Salesforce Still 'In Degraded State' After One-Day Outage

A persistent outage that wiped out four hours of data customers entered into their CRMs on Tuesday had still not been fully remediated by Thursday afternoon.

While CEO Marc Benioff personally apologized to one customer on Twitter, Salesforce wouldn't comment on how widespread the outage was, or what regions or services were affected by the database failure linked to NA14 -- one of 45 Salesforce cloud instances in North America.

Several Salesforce implementation partners contacted by CRN said they had not been fielding complaints from customers, but speculated some might be dealing with the problems internally. One partner told CRN a single customer -- one in Brooklyn, N.Y. -- was impacted.

[Related: The 10 Biggest Cloud Outages of 2015]

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But gauging by customer complaints on Twitter and some sources familiar with the industry, the world's largest Software-as-a-Service vendor was grappling with a major outage, one possibly affecting thousands of customers and millions of users.

Salesforce's system status webpage said the performance degradation started at 8:41 a.m. Eastern on Tuesday, followed by a "service disruption" less than an hour later, at 9:31 a.m., and was resolved by 5:30 a.m. Wednesday.

The database error compromised the integrity of files, forcing restoration of NA14 from a backup made four hours earlier. All data written to that instance between 5:53 a.m. and 9:29 a.m. EDT on Tuesday was lost.

The malfunctioning instance became an Internet meme later in the day under the #NA14 hashtag.

The instance "continues to operate in a degraded state," according to Salesforce's status page as of Thursday afternoon. For that reason, Salesforce has suspended some functionality, including weekly exports and sandbox copying.

The status page said the cloud software vendor is performing a root cause analysis, and will share details once available.

One solution provider who works with both Oracle and and who preferred to remain anonymous told CRN that there will be no long-term impact from the outage. "Why would someone make a $1 million decision on a four-hour downtime?" the solution provider said.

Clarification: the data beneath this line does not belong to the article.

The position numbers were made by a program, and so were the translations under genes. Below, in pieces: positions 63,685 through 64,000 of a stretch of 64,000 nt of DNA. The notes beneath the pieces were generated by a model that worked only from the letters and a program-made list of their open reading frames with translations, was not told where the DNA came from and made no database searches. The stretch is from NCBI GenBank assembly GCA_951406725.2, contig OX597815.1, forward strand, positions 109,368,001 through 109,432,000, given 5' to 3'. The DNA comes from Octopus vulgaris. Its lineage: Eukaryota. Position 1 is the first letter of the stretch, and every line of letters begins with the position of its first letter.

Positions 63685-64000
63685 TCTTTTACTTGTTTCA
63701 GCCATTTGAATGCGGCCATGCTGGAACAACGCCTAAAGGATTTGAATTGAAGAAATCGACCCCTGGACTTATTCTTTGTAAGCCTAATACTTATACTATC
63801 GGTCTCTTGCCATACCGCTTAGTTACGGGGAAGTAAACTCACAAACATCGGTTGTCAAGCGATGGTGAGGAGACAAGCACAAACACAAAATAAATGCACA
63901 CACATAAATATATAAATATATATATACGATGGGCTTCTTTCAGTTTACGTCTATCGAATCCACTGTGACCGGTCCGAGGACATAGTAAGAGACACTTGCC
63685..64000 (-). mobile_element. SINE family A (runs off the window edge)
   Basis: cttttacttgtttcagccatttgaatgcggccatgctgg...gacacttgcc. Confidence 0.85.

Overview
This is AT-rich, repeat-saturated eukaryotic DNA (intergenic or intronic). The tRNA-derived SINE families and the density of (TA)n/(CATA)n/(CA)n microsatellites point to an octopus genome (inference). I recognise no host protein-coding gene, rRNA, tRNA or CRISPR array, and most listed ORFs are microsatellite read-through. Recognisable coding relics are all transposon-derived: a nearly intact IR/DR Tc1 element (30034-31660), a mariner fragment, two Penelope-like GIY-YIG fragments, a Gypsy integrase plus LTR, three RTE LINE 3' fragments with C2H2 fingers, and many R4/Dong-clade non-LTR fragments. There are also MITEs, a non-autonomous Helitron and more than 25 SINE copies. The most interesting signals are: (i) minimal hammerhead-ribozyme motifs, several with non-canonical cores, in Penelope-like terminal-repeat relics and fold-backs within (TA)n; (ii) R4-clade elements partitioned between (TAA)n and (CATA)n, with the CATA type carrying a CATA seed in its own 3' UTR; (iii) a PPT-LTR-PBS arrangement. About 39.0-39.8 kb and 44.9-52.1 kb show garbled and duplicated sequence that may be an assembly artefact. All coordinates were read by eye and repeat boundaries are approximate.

Every software vendor has had some level of downtime in the past few years, the solution provider said. And while Oracle will try to take advantage of the outage in its sales efforts, especially since Oracle is in its fourth fiscal quarter, the only impact may be from people sitting on the fence anyway, the solution provider said.

"There will be no big swings," the solution provider said. "It costs a lot to change. If you shift your platforms because of an outage, it's probably just one of 12 or 13 other things that are eating at you. The reason people shift to a new platform is for price, performance, reliability, and other issues. The most important is functionality."

There are a lot of customers who have implemented poorly, the solution provider said, with poor training or poor processes in place.

"Some customers look at the technology and think it's cool because of the cloud," the solution provider said. "They don't put the tools in place to manage it. But this isn't a issue. It's a perception that the cloud is an easy way to do something."

Eran Farajun, executive vice president of Asigra, a data backup vendor based in Toronto, told CRN the outage should serve as a reminder to channel partners selling Software-as-a-Service that their responsibilities to customers go beyond simply selling a cloud solution.

"This should remind [the channel] that if you're selling a SaaS application and that data just sits there, you don’t absolve yourself of the responsibility of [protecting] your customers, to ensure the data management processes that the customer was doing for data when it was sitting on-prem are extended to the data sitting now in a SaaS vendor's cloud," Farajun told CRN.

Partners that were bundling backup services could have saved customer data lost in the four-hour window before the rollback. By adding value that way, partners are also doing a better job of monetizing their engagements, he said.

"This is exactly where the channel can add value," Farajun said.

The people responsible for at are probably having the worst Tuesday out of anyone.

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"move to the cloud" they said, "you'll never be down" they said

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when you say the same thing in each update for over 6 hours it is no longer an update.

/**/ /**/Joseph F. Kovar contributed to this story.